Social action and engagement may help marginalized teens in their careers later in life, particularly if teachers help them discuss and engage with social issues, new research suggests.
“We have strong evidence that directly addressing and challenging—instead of avoiding—inequality is good for historically marginalized youth…”
At a time when race and inequality are in the headlines daily, it seems, researchers find that addressing these issues can help disadvantaged students build a critical consciousness that can lead to success in adulthood.
The research shows that activism during adolescence, from civic engagement to protest, often positively impacts academic achievement and leads to securing a higher-status occupation in adulthood.
“We have strong evidence that directly addressing and challenging—instead of avoiding—inequality is good for historically marginalized youth,” says Matthew Diemer, an associate professor in the University of Michigan School of Education. “This implies that when educators provide a space for students to reflect, discuss, and challenge inequalities, those students engage and learn more.”
Diemer says such an approach allows schools to achieve their mission to prepare all students to succeed, and helps students attain jobs that are more prestigious and higher paying as adults.
He says teachers should take the opportunity to tackle issues related to social inequalities, whether large or small, and points to recent issues such as Charlottesville and the NFL kneeling controversy as perfect examples of big topics teachers should not avoid.
Other issues that crop up in individual schools such as segregation in the lunchroom or racial disparities in school discipline or dress code enforcement should be addressed as well, he says.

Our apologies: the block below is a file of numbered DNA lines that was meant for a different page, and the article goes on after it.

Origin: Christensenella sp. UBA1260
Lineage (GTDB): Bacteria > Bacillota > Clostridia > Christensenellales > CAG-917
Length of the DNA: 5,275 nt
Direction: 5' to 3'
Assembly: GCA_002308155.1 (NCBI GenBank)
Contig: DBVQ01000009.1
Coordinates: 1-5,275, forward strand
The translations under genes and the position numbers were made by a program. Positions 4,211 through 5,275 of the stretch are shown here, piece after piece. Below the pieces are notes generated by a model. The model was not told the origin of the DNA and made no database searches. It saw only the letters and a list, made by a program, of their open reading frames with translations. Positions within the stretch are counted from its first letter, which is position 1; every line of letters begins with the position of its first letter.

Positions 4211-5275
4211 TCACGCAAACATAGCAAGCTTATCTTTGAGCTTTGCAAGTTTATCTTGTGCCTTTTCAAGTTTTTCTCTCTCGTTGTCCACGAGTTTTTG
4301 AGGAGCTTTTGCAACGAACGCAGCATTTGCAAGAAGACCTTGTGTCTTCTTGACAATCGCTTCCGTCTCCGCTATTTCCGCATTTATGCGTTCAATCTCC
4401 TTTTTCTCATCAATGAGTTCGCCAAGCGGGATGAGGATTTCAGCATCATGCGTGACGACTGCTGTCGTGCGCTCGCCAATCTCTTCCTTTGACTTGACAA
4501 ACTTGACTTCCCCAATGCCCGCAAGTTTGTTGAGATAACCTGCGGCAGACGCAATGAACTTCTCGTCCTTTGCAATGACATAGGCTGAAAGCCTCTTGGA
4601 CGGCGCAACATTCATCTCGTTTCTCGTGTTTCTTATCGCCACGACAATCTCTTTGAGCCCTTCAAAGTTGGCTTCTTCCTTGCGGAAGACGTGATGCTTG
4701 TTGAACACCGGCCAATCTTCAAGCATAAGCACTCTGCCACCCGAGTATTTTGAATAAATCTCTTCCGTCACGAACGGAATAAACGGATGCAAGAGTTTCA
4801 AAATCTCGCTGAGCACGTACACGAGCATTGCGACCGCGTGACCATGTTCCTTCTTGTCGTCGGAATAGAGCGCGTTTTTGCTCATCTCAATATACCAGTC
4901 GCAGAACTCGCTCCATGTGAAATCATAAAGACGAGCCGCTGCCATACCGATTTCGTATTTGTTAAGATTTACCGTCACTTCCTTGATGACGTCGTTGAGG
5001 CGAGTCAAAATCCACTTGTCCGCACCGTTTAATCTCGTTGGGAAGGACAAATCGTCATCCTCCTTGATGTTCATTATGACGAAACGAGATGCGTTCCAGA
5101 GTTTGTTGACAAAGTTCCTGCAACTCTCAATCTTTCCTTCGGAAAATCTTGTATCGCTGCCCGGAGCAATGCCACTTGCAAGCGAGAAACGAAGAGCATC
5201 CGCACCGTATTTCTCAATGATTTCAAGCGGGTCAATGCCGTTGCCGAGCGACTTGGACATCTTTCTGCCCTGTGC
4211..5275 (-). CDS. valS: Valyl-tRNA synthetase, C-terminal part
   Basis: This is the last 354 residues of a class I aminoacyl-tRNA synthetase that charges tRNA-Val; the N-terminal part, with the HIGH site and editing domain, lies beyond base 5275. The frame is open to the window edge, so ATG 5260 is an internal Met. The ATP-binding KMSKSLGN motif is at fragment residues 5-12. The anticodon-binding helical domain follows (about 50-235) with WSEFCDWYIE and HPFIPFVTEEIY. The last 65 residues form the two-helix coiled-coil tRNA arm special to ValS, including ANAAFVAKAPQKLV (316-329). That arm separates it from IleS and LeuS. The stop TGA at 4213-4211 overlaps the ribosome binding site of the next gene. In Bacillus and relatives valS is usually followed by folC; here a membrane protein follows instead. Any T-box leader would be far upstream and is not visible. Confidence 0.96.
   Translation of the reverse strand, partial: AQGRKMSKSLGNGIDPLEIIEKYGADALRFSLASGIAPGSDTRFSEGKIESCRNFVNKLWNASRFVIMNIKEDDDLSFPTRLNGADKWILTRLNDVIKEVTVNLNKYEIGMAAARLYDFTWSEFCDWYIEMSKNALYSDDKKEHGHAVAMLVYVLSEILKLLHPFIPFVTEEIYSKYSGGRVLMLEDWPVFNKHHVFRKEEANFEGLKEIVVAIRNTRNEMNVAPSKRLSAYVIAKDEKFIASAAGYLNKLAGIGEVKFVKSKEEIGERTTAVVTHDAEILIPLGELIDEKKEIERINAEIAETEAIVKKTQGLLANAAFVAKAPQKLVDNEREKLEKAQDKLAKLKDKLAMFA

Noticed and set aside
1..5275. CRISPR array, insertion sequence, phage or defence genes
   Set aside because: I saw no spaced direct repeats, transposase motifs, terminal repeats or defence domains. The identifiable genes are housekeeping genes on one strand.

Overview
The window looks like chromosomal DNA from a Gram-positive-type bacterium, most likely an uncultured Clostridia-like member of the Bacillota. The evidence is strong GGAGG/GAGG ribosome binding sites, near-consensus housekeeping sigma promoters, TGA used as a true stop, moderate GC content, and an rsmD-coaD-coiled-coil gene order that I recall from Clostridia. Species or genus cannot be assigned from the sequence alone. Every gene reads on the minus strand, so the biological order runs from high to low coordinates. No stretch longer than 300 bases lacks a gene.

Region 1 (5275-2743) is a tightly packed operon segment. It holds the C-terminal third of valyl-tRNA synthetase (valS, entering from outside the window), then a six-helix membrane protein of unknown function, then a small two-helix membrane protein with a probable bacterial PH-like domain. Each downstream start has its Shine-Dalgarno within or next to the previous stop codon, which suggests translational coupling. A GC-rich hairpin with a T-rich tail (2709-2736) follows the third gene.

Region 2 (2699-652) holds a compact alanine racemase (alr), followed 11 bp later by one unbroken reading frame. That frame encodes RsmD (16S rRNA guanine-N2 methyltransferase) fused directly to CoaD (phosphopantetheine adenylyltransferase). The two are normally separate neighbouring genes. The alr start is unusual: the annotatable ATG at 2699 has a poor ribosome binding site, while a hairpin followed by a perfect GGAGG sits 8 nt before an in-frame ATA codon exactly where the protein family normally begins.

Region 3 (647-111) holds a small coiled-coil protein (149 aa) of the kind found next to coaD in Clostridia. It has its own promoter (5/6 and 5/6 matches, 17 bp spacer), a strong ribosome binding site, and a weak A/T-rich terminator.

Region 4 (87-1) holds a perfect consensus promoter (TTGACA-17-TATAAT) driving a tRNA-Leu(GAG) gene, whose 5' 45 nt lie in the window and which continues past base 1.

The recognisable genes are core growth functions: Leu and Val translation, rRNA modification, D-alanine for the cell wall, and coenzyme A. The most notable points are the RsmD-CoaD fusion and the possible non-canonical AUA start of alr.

But creating critical consciousness goes beyond discussions. Luke Rapa, an assistant professor of adolescent development in Clemson University’s College of Education, says social action can take the form of a donation of time or money to political action groups, participation in women’s rights groups, or even protest.
“Youth in the sample we studied who were engaged in social action had higher expectations for their own career trajectories,” Rapa says. “This suggests that students who engage in social action take the time to reflect critically on their surroundings. That critical thinking motivates them, and that same sense of motivation may be what pays off for them in whatever career they choose.”
The study utilized data from the Maryland Adolescent Development in Context Study, which has studied a sample of children from 23 public middle schools in Maryland since 1991. Rapa, Diemer, and Josefina Bañales of the University of Michigan, studied a subsample of these students ages 17 to 29 that was made up of poor and working-class African-American participants.
Diemer originally became interested in questions of critical consciousness from his time in classrooms with children struggling to make sense of inequalities in their day-to-day lives. It’s in settings like this that Diemer hopes the real impact of the research will be felt—the study’s results strongly imply that educators should meet topics related to social justice head on in classroom settings instead of shying away from them.
He says fear of discouraging students or of becoming too political in the classroom, and a feeling of inadequate preparation make teachers afraid to broach topics. The researchers hope their findings might help teachers and administrators see value in opening these discussions.
“It’s meaningful to see that by broaching these topics and supporting the development of critical consciousness in students, educators are actually opening the door for marginalized youth to better navigate the structures that marginalized them in the first place,” Rapa says.
The researchers report their findings in the journal Developmental Psychology.
Source: University of Michigan